I remember when I was little, maybe 4 or 5 years old, one particularly windy day. The gusts were strong enough to catch my breath slightly, and offer resistance when I leaned forward. It quickly occurred to me that this might finally be my chance to learn how to fly.
I climbed onto the ledge of our fence and leapt off with all my might, trying to catch the wind, convinced that it was strong enough to support my weight and take me on at least a short flight. In my imagination, I could see and feel what it would be like – the sensation of air all around me, and the delightful dip in my stomach as I swooped upwards and downwards.
I don’t know for how long I tried, but I kept at it again and again before finally sensing, with some disbelief, the futility of my efforts. Undefeated, I decided that maybe it was necessary to wait for a windier day. Decades have passed, and I chuckle when I think back on that moment, but the truth is that I still love flight (…although I’ve accepted it is easier done as a passenger on an airplane).
The last time I flew was this past month, January. This flight was different, though. I was on my way home after my dad’s funeral, and my childhood felt far away.
When I booked the ticket, I hadn’t looked that carefully, and failed to realize that I would be flying on a turboprop (instead of a jet). The experience of flying on a turboprop turned out to be unique from flying on a jet.
I had paid extra for a window seat, but soon discovered that the propeller was pretty much right outside my window, and the seat was rather crammed.
I also noticed that the vibrations from the engine were definitely stronger than on a jet. I didn’t mind, though, because it increased the sensation of take off and landing, which I always find exhilarating.
The biggest difference between a jet and a turboprop, though, was that this plane flew lower and slower, so the trip took longer. Interestingly, this turned out to be exactly what made the flight special.
Why? The sky was clear and it was around sunset, so flying lower and slower, I could see the details of the world below in a way that one can’t from up at 38,000 feet in the air, like on a big 747 jet. With my cell phone on airplane mode, I took pictures of the view.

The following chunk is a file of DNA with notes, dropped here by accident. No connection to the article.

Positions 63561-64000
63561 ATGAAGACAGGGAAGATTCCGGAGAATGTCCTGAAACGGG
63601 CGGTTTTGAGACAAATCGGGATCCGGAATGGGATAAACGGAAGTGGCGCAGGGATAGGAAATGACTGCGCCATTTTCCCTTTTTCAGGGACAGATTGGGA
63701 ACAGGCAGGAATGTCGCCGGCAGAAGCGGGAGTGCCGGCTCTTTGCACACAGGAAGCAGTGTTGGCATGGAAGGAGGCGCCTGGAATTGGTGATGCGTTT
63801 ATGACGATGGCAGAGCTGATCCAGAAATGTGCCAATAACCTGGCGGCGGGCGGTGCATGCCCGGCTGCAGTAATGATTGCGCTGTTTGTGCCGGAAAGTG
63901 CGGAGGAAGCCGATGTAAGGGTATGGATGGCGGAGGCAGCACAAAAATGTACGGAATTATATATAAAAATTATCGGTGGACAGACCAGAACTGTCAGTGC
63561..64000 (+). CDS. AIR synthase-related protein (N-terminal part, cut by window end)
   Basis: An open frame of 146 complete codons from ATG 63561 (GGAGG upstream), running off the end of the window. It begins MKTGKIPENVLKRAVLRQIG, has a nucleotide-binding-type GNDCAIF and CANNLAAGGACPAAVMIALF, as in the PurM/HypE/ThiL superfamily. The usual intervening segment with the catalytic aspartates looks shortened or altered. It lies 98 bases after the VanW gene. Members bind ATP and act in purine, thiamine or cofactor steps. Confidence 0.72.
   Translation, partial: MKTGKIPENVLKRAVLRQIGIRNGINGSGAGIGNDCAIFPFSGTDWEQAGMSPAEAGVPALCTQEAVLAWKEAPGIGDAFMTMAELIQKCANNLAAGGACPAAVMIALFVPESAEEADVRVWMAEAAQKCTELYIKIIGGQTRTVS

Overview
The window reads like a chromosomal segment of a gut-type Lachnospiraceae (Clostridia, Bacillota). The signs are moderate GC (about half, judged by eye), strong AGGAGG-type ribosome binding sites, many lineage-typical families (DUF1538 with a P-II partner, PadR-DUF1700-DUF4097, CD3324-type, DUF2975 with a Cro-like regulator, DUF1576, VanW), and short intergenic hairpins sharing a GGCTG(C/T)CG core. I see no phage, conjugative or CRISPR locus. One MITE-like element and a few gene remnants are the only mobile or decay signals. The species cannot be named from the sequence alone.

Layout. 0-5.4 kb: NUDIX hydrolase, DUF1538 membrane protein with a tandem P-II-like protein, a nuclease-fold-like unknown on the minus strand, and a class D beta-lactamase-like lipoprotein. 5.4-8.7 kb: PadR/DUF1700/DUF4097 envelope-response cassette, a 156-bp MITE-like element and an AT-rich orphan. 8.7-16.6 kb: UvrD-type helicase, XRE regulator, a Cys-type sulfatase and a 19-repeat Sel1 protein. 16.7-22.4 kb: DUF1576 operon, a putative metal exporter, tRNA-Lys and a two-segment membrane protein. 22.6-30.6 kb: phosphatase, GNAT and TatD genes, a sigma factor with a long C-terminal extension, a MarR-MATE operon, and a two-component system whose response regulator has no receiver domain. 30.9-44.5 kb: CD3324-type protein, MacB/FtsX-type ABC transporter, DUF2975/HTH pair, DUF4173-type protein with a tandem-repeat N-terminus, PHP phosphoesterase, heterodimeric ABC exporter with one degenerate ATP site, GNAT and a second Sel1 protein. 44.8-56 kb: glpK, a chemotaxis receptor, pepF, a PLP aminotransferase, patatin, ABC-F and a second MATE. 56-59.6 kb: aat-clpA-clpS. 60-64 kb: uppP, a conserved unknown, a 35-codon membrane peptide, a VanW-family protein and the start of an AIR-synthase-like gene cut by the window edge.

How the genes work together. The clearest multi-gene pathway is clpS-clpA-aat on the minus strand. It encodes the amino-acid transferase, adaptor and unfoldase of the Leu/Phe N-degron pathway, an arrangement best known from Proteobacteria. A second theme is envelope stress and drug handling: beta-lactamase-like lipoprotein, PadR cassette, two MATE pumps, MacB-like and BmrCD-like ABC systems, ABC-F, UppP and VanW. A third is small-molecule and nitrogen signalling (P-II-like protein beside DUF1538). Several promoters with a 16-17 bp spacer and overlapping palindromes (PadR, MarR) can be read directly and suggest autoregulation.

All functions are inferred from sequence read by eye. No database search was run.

Months ago, in late October of 2015, I flew to Edmonton to see my father when he was placed under palliative care. He was thinner than I can describe, and he could hardly speak, but still managed a couple of wisecracks to make me laugh. I remember the morning that I was heading back home to Winnipeg, after that visit. It was something like 5:00 am. I sat at the airport alone, tears streaming down my face. I knew it was probably the last time I’d see my dad, and I was right.
He died early in December. The funeral was held in January.
On my flight home after the funeral, despite my sadness, I found myself also feeling reverence. Reverence for this incredible, fleeting gift of life. Reverence for that very moment, looking out that tiny window at the beautiful world bathed in the pink light of the dying day, as I flew above it all on an 18,000 Kg piece of metal.
Last year, in 2015, I lost an aunt, my father in law, and my own father. (Our two family pets also died.)
It was a hard year, but loss – like all difficult experiences, really- has a lot to teach us.
In a recent interview with The Cancer Society, Blogger Christopher Foster (more than 80 years of age) expressed one of the key lessons he’d learned as a cancer survivor: “I think that, in trying to suppress my fear, I suppressed my joy. Conversely, now that I’m facing the fear–the joy has been increasing. I’m a pretty happy guy now.” That simple idea succinctly touches on a profound truth. Numbing ourselves from sorrow or fear results in numbing ourselves from joy. Learning to face the full range of emotions that life inspires helps to make us stronger, and lead richer lives.
Today, I want to leave you with these words by author Elisabeth Kubler-Ross from the book, “To Live Until We Die”. I found the book in October, on a cart of free give-aways at the library. I didn’t read the whole book, just a few chapters, but loved her closing words:
“… To love means never to be afraid of the windstorms of life. Should you shield the canyons from the windstorms, you would never see the true beauty of their carvings… [People benefit from learning to] expose themselves to these windstorms, so that at the end of their own days, they will be proud to look in the mirror and be pleased with the carvings of their own canyon.”